With spring right around the corner, many folks are itching to grab their RV out of storage or from the driveway, dust it off, and hit the road. But if you winterized your RV last fall or winter, then you have some work to do first. Many RVers dread this time of year, but here at Harvest Hosts, we’ve got you covered. Follow along for a simple how-to for de-winterizing your RV and ensuring the tanks are sanitary.
Drain the antifreeze
When de-winterizing, the first goal is to ensure that all the antifreeze has been removed from the tanks. If you used non-toxic RV antifreeze, begin by draining your holding tanks. This step is different for each model and style of RV, so refer to your owner’s manual. If you bypassed your hot water heater, then switch it back to “normal”. If you filled your water heater with antifreeze, then drain that as well. Again, refer to your owner’s manual for how to drain the water heater.
Flush with water
Once both tanks are empty, begin pumping potable water into your RV. Turn on the water pump and go into your RV and turn on all faucets. When the water runs clear and all the antifreeze is emptied, then turn off the water pump and close the faucets. Be sure that your water heater is filled, as well the ice maker, outdoor shower, toilet, etc.
Sanitizing the tanks
The next step in de-winterizing will be to sanitize the tanks to ensure all the pipes and holding tanks are safe to drink from. This process can take up to twelve hours, so it’s best to ensure the RV isn’t in use during this time. A general rule of thumb is to sanitize your water tanks every six months anyway, so it’s good to be well-versed in this step. Additionally, if your water tanks ever become contaminated, for instance, if non-potable water is accidentally used, then your tanks must also be sanitized. This would require less sanitation time than an RV water system that has had antifreeze in it.
Close all drains and ensure drain plugs are installed. This next step will require a little bit of math. You’ll need ¼ cup of bleach per every fifteen gallons. Do not use more bleach than recommended. Add the total amount of bleach into a small amount of water in a bucket and then pour it into the fresh holding tank. Then turn your water pump back on and run all the hot and cold faucets, until it begins to smell like bleach, and then turn them off. Let the solution sit for twelve hours. Then drain all the water, like we did above, and refill with potable water. Turn on the water pump and open all the hot and cold faucets. Continue flushing the lines until it no longer smells like bleach. Sometimes this step needs to be done a few times to ensure all the bleach is gone.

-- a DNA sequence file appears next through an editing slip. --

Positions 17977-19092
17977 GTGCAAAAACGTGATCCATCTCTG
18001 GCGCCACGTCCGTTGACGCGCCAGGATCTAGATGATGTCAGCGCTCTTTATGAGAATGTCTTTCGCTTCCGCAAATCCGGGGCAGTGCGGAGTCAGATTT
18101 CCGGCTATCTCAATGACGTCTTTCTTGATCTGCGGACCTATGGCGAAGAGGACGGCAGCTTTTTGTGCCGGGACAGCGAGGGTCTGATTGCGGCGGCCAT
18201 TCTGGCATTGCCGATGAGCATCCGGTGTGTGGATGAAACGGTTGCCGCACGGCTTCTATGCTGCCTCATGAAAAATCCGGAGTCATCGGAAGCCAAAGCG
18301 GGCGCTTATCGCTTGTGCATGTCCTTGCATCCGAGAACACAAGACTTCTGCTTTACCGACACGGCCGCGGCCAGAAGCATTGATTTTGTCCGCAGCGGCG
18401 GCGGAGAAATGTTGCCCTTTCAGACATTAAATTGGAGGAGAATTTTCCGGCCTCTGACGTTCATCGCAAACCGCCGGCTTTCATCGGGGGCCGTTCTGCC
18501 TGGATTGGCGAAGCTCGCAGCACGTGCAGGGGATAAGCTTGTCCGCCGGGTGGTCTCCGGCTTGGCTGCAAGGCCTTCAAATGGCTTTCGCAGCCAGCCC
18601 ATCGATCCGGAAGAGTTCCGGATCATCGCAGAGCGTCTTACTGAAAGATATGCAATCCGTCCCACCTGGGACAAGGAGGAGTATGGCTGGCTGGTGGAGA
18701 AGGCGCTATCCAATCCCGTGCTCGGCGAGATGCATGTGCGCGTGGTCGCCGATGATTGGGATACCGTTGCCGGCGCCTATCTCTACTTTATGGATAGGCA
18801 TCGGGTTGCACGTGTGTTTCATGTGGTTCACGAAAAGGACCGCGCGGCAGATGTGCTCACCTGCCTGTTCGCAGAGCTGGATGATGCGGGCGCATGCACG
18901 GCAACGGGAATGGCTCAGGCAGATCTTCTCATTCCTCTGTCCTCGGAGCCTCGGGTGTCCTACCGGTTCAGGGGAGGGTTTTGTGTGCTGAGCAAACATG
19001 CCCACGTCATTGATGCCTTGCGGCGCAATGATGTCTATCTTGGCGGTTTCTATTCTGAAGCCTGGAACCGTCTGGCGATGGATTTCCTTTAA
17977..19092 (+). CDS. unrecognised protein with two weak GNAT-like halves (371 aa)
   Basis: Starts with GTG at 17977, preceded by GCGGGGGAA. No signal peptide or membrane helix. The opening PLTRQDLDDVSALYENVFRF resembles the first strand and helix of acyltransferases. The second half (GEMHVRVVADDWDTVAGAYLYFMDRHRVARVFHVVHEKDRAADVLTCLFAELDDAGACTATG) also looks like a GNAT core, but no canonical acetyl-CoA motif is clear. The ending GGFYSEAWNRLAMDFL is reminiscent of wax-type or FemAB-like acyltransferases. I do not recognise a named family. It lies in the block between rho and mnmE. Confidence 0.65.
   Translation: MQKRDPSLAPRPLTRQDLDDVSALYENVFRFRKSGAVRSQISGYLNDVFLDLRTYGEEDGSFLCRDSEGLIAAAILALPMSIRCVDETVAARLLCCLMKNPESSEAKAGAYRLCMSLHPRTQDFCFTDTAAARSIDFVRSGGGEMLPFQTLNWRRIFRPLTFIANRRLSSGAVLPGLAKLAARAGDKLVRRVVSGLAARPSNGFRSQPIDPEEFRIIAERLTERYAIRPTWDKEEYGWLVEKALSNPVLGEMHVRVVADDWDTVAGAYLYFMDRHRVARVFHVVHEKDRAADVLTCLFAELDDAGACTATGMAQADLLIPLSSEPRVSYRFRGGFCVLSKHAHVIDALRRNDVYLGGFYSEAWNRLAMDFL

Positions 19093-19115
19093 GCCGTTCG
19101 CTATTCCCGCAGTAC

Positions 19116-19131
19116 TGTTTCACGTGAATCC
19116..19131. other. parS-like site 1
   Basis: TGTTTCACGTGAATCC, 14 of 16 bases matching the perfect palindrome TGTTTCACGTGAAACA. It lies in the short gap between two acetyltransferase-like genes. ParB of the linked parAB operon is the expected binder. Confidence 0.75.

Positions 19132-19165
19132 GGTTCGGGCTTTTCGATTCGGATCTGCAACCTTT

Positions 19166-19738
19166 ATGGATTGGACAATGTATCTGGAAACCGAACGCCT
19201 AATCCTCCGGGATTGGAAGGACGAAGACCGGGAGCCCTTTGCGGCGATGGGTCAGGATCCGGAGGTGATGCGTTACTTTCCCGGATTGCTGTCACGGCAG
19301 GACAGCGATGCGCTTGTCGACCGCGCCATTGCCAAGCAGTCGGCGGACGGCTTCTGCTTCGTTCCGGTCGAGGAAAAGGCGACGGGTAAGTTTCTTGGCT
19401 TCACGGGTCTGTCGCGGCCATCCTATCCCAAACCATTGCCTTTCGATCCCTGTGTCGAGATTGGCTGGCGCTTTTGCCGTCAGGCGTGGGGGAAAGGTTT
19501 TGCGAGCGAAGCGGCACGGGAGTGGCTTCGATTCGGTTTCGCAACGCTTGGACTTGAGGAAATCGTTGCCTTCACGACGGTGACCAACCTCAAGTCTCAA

Depending on where your RV was stored for winter, it may need exterior cleaning. Some RV owners prefer to work from the outside in when getting their RV ready for travel. You can begin by using any car cleaners for the exterior. Sometimes, a heavier duty cleaner can be used if there is any tar buildup. At this point, you can also check your awning(s) for mildew or stains. Do an exterior inspection to look for leaks in the caulking around windows and doors. Check all the lighting as well, including turn signals, for any burned out bulbs.
Check your batteries.
Oftentimes, cold weather can drain batteries, similar to in a car. Batteries left sitting in the cold can discharge 10% each month. Test and charge all your batteries to be sure they’re good to hold charge and power your RV.
Check your tires.
Tire pressure drops when in the cold, and storing them can cause them to lose two-three psi per month. Check your tire pressure with a gauge and fill them according to the manufacturer’s specifications.
Check your appliances.
Open your LP valves and check the operation of all gas-powered appliances, including the heating system. Make sure the water heater is full of water before testing out the hot water heater. Next, plug in the RV to a 30-50 amp source and test all electrical appliances and outlets, including the microwave and AC unit. Take this time to check your smoke detector/carbon monoxide detector and any fire extinguishers on board.
Check your fluids.
If you own a motorhome, pop the hood and check all the fluid levels. Most fluids remain the same while in storage. If you topped everything off before storing, you may have a leak if you’re low on a particular fluid. If you don’t feel comfortable assessing this yourself, take it to an RV mechanic. While you’re checking the fluid levels under the hood, be sure to check the generator as well. Check the exhaust system for any damage prior to starting it up.
De-winterizing and sanitizing RV water tanks doesn’t need to be a scary or daunting task. With a little practice, any RV owner can establish a routine. After a few seasons, most RV owners feel like experts at winterizing and de-winterizing their RVs. But wait, didn’t we say we had your back? Harvest Hosts has put together a helpful list that you can download. Feel free to print it out, or use your phone, and check off the boxes to ensure you didn’t forget anything! Click here to download the checklist.
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